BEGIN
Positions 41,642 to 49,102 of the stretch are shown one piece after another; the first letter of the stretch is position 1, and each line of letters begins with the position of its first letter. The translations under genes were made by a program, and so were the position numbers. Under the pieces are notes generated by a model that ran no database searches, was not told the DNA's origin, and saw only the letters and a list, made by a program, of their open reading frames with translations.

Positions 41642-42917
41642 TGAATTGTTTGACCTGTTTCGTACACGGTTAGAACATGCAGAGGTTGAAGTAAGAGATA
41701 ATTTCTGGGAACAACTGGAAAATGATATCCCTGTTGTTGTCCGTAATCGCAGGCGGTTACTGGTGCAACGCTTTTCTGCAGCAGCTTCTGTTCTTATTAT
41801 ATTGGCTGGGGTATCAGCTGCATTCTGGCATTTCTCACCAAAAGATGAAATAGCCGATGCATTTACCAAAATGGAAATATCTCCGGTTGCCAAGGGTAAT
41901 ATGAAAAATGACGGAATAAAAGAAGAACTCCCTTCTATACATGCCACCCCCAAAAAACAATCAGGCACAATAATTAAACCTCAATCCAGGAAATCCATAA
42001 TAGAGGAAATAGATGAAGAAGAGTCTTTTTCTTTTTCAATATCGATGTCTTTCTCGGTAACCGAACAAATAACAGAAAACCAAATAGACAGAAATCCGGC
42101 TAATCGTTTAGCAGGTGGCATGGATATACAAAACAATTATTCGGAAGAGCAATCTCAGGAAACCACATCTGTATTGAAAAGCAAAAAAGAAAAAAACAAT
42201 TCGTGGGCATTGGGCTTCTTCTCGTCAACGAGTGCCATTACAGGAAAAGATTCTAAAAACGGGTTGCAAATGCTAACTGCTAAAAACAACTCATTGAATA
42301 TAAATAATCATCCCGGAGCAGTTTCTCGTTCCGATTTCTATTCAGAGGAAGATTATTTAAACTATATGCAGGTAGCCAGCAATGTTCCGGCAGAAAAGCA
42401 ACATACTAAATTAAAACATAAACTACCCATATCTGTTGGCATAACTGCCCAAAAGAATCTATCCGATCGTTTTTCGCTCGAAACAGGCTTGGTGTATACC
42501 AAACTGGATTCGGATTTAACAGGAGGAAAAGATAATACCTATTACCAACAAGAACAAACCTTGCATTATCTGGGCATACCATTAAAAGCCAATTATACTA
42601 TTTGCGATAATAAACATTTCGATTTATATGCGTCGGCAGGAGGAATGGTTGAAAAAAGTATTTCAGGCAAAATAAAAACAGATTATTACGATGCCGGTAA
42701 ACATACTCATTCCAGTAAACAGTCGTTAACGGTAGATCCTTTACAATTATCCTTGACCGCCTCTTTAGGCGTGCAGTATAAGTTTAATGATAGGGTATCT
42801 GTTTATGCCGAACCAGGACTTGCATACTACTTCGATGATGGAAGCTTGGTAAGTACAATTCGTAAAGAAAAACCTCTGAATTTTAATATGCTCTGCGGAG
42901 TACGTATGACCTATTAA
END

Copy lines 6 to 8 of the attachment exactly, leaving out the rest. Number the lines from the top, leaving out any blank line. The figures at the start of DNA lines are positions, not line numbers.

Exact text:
41901 ATGAAAAATGACGGAATAAAAGAAGAACTCCCTTCTATACATGCCACCCCCAAAAAACAATCAGGCACAATAATTAAACCTCAATCCAGGAAATCCATAA
42001 TAGAGGAAATAGATGAAGAAGAGTCTTTTTCTTTTTCAATATCGATGTCTTTCTCGGTAACCGAACAAATAACAGAAAACCAAATAGACAGAAATCCGGC
42101 TAATCGTTTAGCAGGTGGCATGGATATACAAAACAATTATTCGGAAGAGCAATCTCAGGAAACCACATCTGTATTGAAAAGCAAAAAAGAAAAAAACAAT